Editorial – United Way leads the way
A lifeline for homeowners facing foreclosure. Tutoring for at-risk students entering high school. Care for people who suffer in pain because they can’t afford to see a doctor or dentist. Those are just a few of the ways last fall’s successful United Way campaign is helping the people of Rowan County this year.
United Way volunteers and supporters gathered for an annual membership meeting last week that highlighted what happens when people work together for good. By exceeding the $1.85 million goal and raising more than $2 million, United Way volunteers assured the 16 member agencies full funding of their requests for this year. A generous gift from Food Lion funded Community Impact Grants that go above and beyond routine funding. United Way leaders have even had the happy job of deciding how to allocate extra funds this year ó toward 2009 allocations and possibly a new agency on its roster.
Donors need to know that their gifts make a difference. It’s too bad every United Way supporter can’t follow the dollars as they filter out to people in the community through so many services ó for young and old, in times of growth and times of crisis.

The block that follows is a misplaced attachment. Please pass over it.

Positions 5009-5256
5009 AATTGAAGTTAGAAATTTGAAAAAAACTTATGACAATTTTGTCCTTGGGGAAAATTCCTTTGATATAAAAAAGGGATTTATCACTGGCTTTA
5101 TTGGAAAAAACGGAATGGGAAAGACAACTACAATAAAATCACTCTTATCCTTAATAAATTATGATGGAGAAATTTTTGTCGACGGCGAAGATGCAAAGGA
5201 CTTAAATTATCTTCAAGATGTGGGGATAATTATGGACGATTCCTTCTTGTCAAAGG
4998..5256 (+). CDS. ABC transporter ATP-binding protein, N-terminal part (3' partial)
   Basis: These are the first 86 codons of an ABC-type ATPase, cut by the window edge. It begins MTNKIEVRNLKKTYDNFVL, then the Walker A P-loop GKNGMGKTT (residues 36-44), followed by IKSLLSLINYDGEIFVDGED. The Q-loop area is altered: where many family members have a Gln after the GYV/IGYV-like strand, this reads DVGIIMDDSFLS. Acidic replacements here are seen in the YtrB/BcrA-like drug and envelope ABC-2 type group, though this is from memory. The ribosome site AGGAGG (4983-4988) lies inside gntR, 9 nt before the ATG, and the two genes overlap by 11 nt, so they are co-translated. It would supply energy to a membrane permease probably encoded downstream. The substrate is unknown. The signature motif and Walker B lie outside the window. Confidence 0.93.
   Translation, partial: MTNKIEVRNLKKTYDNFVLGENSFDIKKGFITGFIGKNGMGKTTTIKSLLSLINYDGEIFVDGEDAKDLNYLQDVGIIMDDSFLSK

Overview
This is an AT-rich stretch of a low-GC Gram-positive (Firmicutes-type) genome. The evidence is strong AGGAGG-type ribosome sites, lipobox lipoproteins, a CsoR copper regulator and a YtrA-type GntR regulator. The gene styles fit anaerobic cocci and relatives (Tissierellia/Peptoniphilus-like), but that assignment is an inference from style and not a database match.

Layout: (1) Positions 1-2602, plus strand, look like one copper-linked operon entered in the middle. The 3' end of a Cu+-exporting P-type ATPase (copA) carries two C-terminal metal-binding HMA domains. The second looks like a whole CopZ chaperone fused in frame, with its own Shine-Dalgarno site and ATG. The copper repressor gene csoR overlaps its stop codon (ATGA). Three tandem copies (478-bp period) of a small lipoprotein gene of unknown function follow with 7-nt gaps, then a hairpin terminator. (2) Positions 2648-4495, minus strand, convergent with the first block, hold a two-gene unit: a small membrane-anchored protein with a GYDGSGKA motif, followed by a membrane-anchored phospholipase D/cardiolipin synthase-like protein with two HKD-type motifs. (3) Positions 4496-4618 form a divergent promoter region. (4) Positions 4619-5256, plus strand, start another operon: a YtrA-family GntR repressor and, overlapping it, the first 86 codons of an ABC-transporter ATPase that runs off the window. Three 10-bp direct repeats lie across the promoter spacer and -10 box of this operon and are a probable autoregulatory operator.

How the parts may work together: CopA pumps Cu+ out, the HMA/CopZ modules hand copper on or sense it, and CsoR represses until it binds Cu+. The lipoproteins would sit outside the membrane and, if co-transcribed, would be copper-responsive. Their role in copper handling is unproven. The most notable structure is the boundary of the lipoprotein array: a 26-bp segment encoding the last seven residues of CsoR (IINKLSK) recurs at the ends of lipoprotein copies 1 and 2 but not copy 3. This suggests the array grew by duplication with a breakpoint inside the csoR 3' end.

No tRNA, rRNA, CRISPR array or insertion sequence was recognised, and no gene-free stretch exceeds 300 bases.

Businesses play a pivotal role in this story, and those in Rowan County have faithfully supported United Way. In 2005, it was Freightliner’s decision to match the $278,000 its employees contributed that pushed the campaign to its goal. Most recently, Food Lion saved the day with a $278,643 contribution, up 278 percent from the previous year. But every year, hundreds of businesses help in smaller ways that make a great whole. They allow employees to volunteer time for the campaign, they make corporate gifts and they set aside time for employees to learn about and make donations to United Way.
This is the key to the Rowan County United Way’s success ó one campaign presented in a consistent way that people recognize and trust. They trust the co-workers leading the campaign, they trust the agencies who benefit and they trust the United Way organization behind it all.
Plant slowdowns and layoffs made United Way leaders cautious in setting last fall’s goal. Escalating talk of recession probably has them scared to death as they plan the next campaign. If enthusiasm for the cause is any kind of economic indicator, they have nothing to fear. Hundreds of volunteers and businesses are behind them, and thousands have a history of giving.